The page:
forbid a connection when there could be one :)) ).
> > And now it looks like Old Dutch! I like it even more
> :))) .
> Ploes, it haez dhe aedvaentaej oev byying moec yzyyr
> tu toeyp :P. Dhe tu skripts ar aektyuaely kloss
> relaetivs, aldho dhe daygraefikael verzhoen myutaated
> aewaay froem byying ae woen-tu-woen traenzlitoeraaxoen
> oev dhe "manograefikael" vrzhoen :).
Hehe, it's easier to me to read this form than the "manograefikael" one :)) .
Probably the fact that I'm surrounded with Dutch anyway :)) .
> > could I otherwise arrive at such atrocities as
> |ueisbfi| ['eZvI]:
> > beautiful?!! :)))) (and note that it is an example
> of perfectly regular
> > orthography!!!!! :)) Exercise: try to parse this
> example and cut the written
> > word into polygraphs - to help you, note that this
> word is composed only of
> > digraphs and single letters - that correspond to the
> different spoken phones.
> > Note that there is no letter belonging to two
> digraphs at the same time. But
> > there is another trick :)) )
> Huh. Dunno what the ' is - stress on the first
> syllable? what?... I'll pretend that since I don't
> know what it is it can't be important and ignore it.
You were right anyway :)) . I use mostly X-SAMPA, but use the common
modifications: /&/ for ae-ligature, /'/ for primary stress and /,/ for
> ;) Digraphs and single letters, huh... okay, hmm, how
> about that the <is> makes the [Z], the bf makes the
> [v] (those kinda make sense :) ), the terminal <i>
> makes the [I], this leaves <ue> for the ['e] bit,
> which the locals might call a "silent u" - maybe it
> gets pronounced sometimes <g>. Or maybe the u is
> keeping the e from getting pronounced like something
> other than [e], maybe [E] without the u.
> How'd I do? :)
Hehe, I had said there was a trick, and you fell in the trap :)) . But I must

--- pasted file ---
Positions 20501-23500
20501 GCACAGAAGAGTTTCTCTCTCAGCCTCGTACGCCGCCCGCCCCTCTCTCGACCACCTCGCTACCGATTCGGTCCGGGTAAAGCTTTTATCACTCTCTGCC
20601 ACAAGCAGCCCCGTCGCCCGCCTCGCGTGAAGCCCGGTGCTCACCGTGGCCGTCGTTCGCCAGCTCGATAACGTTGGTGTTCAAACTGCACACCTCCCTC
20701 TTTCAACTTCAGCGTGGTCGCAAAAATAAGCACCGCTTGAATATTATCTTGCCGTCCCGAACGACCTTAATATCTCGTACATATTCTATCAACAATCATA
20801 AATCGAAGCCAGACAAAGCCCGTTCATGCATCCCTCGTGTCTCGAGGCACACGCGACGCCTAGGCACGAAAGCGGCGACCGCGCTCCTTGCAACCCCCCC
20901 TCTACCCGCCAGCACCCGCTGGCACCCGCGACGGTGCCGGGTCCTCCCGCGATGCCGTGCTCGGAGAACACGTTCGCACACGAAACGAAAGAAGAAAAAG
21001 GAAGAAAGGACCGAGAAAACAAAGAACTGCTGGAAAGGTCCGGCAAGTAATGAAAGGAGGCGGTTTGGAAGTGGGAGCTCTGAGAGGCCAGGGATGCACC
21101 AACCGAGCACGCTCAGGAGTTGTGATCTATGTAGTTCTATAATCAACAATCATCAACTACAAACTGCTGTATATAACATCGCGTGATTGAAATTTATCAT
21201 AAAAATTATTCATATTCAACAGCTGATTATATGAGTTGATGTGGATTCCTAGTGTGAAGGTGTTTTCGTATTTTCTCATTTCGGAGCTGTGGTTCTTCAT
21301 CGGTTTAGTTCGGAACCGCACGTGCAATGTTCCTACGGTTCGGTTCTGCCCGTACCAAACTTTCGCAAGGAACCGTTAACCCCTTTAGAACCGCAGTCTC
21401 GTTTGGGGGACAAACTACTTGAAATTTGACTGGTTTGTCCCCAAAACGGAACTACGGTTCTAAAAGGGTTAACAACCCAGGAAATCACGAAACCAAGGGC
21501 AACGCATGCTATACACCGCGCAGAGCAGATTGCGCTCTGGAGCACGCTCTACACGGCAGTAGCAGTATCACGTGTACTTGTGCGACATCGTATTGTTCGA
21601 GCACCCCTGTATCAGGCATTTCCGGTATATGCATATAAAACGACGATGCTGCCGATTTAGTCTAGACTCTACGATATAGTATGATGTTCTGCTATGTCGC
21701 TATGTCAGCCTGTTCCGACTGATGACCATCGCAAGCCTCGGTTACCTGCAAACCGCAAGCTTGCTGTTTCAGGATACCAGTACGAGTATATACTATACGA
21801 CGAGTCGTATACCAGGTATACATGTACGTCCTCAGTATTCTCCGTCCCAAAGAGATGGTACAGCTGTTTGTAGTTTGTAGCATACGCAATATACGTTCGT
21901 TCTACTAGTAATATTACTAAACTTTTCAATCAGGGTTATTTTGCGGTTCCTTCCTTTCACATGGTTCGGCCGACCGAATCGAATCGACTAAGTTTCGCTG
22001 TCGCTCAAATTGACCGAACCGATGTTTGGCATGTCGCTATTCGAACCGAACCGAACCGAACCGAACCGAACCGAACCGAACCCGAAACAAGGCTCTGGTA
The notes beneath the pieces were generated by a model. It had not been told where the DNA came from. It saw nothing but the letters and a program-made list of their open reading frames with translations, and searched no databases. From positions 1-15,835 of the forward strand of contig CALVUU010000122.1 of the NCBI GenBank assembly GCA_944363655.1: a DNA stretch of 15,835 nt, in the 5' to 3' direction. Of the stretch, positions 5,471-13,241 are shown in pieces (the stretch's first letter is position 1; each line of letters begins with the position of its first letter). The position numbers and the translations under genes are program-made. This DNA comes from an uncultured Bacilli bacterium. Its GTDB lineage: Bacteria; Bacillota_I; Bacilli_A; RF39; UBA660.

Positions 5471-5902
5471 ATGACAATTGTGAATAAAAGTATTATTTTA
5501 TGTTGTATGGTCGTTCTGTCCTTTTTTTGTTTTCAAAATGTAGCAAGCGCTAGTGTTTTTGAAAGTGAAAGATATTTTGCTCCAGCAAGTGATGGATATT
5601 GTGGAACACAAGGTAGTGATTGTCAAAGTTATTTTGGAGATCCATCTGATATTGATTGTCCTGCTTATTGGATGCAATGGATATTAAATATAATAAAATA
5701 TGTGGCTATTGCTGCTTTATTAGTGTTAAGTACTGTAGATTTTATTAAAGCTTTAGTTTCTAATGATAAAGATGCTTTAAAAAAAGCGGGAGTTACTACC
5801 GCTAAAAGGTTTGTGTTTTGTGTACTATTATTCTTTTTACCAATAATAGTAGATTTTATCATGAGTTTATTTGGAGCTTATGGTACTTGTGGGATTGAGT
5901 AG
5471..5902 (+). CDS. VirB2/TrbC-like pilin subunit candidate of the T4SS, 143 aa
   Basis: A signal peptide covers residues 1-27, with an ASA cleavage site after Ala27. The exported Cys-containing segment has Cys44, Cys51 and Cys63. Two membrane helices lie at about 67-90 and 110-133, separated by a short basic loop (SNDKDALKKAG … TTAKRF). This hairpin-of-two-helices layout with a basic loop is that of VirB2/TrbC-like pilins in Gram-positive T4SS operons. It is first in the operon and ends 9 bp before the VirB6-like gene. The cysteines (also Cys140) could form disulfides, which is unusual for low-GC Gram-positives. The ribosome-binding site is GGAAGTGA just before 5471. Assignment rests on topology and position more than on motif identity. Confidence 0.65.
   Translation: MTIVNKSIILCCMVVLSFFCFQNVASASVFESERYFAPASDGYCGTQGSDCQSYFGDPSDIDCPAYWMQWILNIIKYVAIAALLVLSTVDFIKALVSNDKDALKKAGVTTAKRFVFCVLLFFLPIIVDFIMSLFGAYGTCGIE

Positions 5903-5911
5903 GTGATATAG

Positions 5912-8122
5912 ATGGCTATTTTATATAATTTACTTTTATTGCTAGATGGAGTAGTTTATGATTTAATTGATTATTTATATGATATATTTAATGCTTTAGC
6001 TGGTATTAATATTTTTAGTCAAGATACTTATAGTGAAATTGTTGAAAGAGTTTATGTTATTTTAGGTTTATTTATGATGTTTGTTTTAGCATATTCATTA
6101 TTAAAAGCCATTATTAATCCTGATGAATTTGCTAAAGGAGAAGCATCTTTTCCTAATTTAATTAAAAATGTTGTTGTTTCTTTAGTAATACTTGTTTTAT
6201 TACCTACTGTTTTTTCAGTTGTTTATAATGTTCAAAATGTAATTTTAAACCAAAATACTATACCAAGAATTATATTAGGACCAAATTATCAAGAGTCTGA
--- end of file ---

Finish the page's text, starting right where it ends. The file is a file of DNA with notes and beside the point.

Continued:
admit the trick is so awful that it was nearly unfair not to give you more
indications :)) . So we have |ueisbfi| for ['eZvI]. You were right for |ue|.
It's a digraph which most often (i.e. unless an irregularity makes things
difficult :)) ) is to be read [e]. |e| alone has a lot of pronunciations, but
none is regularly [e] (it can be [E], [@], [eI], [i], unpronounced at the end
of a word, but not [e]). You were also right for |i| being pronounced [I]. It's
a normal pronunciation of unstressed |i|. But as I expected you stumbled upon
the consonants :)) . OK, let's not make you wait longer. It's actually |sb|
which is [Z] and |if| which is [v]. Now you don't understand anymore. The order
of letters was |isbf|, not *|sbif|! Indeed, and I didn't make a typo. The point
is that |i| in front of a consonant is often used silently as a mark to change
the value of that consonant (it's often a change in voice, like |f|: [f]
becomes |if|: [v], but not always, like |l|: [l] becomes |il|: [r] :)) ). But
the peculiarity of this |i| is that in order not to be read as a full vowel, it
is often put on the front of consonant clusters, even if the letter it actually
modifies is the last one of the cluster!! :)) . So here the digraph |if| was
cut in two to leave place for |sb| :)) . I admit it was tricky, especially
since |is| for [Z] and |bf| for [v] kind of make sense indeed :)) . But |is| is
normally simply [z], and |bf| is not a possible digraph (AFAIK :)) .
Don't be sad of making this mistake. As I told you, the othography of Maggel is
*not* supposed to make sense! :)) (indeed, the bit I told you about |i| being
moved in order not to be mistaken for a full vowel is not even always followed.
For instance |himidu| is pronounced ['CE~mptU], the [t] part being represented
by |id|, which is *not* separated despite the fact that it makes cluster with
the previous |m| - the [p] appearing in the pronunciation is purely phonetic
and due to the meeting between [m] and [t] -. I told you this orthography
elevated irregularity to the rank of an art :)) )
Take your life as a movie: do not let anybody else play the leading role.